That is not correct. The word for "eating" is "ест". "есть" means "there is". Two different words and they are pronounced differently.


That is correct!

ест is third person singular present indicative mood: (HE) EATS/ IS EATING

есть is the infinitive: TO EAT

Slavic verbs have much more complex conjugation than English ones, although there is difference between EATS / TO EAT even in English.


Well, just think of all the homonyms we have in English. Same thing here, pretty much.


Mine died two months ago :(


I'm really sorry to hear that, Yehonatan - I can't imagine how hard it must be to lose your mum. I'll be praying for you, that you'll know God's strength and comfort as you adjust to life without your mum.


My sympathy to you, bro. Mine died this winter, the very New Year eve. So I understand.


How do we analyze this sentence? What does "меня есть" mean?


У меня есть is the typical way of saying "I have" in Russian. It literally translates to "by me there is (something)"

Меня is the genitive of я and есть means "there is"


How do you negate this construction? у меня не есть-?


You drop the есть, replace it with нет and put the thing being possessed into genitive, so it would "у меня нет мамы." It's also covered in the lesson on Genitives: https://www.duolingo.com/skill/ru/Genitive-Case---1


I thought you negate by dropping "есть," then replacing it with не.


Can someone tell me the pronunciation difference between 'ест' and 'есть'?


the ть has a soft ending, it becomes soft when it is pronounced with the middle of the tongue raised towards the roof of the mouth. Anyway, you need more practice) Go to https://audioboom.com/posts/1646416-how-to-pronounce-hard-and-soft-t-in-russian and click the play button. I hope that helps you. Happy studying :)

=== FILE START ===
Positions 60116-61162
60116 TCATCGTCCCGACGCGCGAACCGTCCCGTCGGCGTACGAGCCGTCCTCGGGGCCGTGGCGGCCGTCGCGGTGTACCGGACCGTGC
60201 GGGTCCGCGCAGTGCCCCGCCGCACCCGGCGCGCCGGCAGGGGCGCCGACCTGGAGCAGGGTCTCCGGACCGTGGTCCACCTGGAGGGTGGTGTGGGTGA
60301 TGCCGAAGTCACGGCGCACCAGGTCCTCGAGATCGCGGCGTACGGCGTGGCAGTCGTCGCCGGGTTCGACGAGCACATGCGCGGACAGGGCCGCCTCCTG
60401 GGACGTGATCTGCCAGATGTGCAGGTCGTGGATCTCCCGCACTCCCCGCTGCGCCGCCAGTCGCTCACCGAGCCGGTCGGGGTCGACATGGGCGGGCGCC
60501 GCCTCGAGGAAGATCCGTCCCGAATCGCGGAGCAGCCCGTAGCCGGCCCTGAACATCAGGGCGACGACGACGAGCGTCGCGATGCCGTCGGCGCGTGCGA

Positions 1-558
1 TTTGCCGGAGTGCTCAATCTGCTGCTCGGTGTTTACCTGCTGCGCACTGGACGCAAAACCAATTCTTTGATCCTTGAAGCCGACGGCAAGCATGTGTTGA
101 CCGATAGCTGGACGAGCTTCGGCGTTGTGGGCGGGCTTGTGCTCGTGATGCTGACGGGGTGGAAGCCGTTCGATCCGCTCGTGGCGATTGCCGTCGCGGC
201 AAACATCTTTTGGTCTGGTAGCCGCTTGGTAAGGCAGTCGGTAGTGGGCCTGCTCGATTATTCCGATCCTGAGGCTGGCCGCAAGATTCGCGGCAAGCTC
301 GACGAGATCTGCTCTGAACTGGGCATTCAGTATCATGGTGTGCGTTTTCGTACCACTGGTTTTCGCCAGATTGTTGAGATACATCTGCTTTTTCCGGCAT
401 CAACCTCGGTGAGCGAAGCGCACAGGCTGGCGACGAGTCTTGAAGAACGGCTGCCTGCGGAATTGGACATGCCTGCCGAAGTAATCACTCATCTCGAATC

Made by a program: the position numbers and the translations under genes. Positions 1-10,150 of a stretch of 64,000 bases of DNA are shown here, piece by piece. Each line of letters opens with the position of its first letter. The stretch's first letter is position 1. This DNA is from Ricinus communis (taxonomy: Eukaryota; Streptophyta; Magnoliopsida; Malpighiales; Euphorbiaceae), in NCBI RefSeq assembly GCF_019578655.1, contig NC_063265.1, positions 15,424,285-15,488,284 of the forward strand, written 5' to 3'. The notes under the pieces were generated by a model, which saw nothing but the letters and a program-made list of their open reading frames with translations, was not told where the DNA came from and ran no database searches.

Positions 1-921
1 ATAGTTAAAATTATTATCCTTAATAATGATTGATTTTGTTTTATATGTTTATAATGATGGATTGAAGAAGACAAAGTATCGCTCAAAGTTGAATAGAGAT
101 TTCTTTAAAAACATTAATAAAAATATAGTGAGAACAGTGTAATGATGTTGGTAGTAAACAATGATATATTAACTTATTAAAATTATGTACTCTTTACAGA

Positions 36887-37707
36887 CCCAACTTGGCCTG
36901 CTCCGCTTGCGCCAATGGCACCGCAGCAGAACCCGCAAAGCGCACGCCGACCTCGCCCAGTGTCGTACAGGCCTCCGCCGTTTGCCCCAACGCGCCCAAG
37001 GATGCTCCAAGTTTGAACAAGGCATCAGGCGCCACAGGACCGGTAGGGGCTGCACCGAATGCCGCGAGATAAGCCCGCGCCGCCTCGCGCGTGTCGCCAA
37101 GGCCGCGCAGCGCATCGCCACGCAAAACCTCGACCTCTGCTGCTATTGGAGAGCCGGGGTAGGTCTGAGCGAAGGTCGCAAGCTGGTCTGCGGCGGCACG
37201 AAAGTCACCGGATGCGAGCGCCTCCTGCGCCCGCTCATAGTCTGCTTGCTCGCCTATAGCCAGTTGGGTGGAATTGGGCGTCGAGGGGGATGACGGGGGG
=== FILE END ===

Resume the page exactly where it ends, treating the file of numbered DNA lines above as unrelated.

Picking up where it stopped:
Really difficult to explain a sound. "ест" uses a hard т, like we use in English. "есть" uses a soft т. If you haven't learned soft consonants yet, you can find some good videos online.


I know this sentence means, I have a mother...but how would one say in Russian 'I have mother'. As in she is with me. At first, this is what I thought this sentence meant but it was wrong.

  • А что с мамой? - Мама живет с нами. "And what about mom?" "Mom lives with us."


I hope you have one?? Like, how can you even be alive if you don't


At least that part of the family is intact.


Do Мама or мать mean Mother?


мама = mom, мать = mother - I think.


Can it be interpreted as "at my place there is my mom" ?


Not really. Only that you have a mother.


What means ,,есть" ??


Well, "есть" means "there is". To try and translate this sentence literally, it would be something like "with me there is mother". In English, that doesn't make much sense, so we translate it as "I have a mom/mother". In this context "есть" would be "have".


You're welcome / пожалуйста :)


Cool informations. tanks everyone


So Ест is pronounced "est" to eat and Есть in this instance is pronounced how exactly...? Please clarify


Well, "ест" ends with a hard "т" and "есть" ends with a soft "т". There is a noticeable difference between the two. It's impossible to explain in writing, but there are some great videos online that discuss hard and soft consonants.


So.. If I'd like to say "I have to eat" then, the sentence structure in Russian will be, "У меня есть ем"? :D


It's a good guess, but that wouldn't be correct. Since "У меня есть мама." means "I have a mother" and not "I have/need to mother", you couldn't simply change "мама" to "ем".

"I have/need to eat" is "Мне нужно поесть." :)


Oh... Ok... Thank you :D


Actually it works in West Slavic languages which retained the actual "to have" = "име́ть"

Czech: Mám jíst.

Polish: Mam jeść.

And even (correct me if I am wrong) Ukrainian: Я маю ї́сти.

Question to native speakers: What about "Мне есть что есть." ? Is it "I have something to eat."?


We usually say У меня (мне) есть что поесть. If you say мне есть что есть you'll be understood but I'd translated that sentence У меня есть кое-что поесть.

Note: Мне есть ... means you have it for yourself

У меня есть ... means you're also ready to share


Ест and есть. Think of a waiter asking you "what will you be having?


why is it not "я меня есть мама?" Isn't "я" I in Russian?


The words literally mean "By me is mom." There is no "I" in there, just "me".